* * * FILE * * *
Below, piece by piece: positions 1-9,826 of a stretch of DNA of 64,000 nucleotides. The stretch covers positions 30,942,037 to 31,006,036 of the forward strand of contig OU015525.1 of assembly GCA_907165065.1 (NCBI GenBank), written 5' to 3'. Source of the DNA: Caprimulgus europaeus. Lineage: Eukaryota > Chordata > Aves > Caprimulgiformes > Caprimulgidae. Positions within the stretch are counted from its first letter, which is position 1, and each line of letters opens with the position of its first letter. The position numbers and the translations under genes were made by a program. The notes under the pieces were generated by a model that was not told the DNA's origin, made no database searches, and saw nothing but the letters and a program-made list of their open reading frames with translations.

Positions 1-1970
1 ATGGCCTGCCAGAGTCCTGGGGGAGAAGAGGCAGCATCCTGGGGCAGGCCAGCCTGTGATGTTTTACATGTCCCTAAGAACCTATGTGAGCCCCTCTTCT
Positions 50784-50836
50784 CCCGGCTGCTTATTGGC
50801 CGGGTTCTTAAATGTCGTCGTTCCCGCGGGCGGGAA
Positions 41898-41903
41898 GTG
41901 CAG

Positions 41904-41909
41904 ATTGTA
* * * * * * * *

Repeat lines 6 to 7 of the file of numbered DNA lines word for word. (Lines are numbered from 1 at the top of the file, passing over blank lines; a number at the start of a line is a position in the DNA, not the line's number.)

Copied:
50801 CGGGTTCTTAAATGTCGTCGTTCCCGCGGGCGGGAA
Positions 41898-41903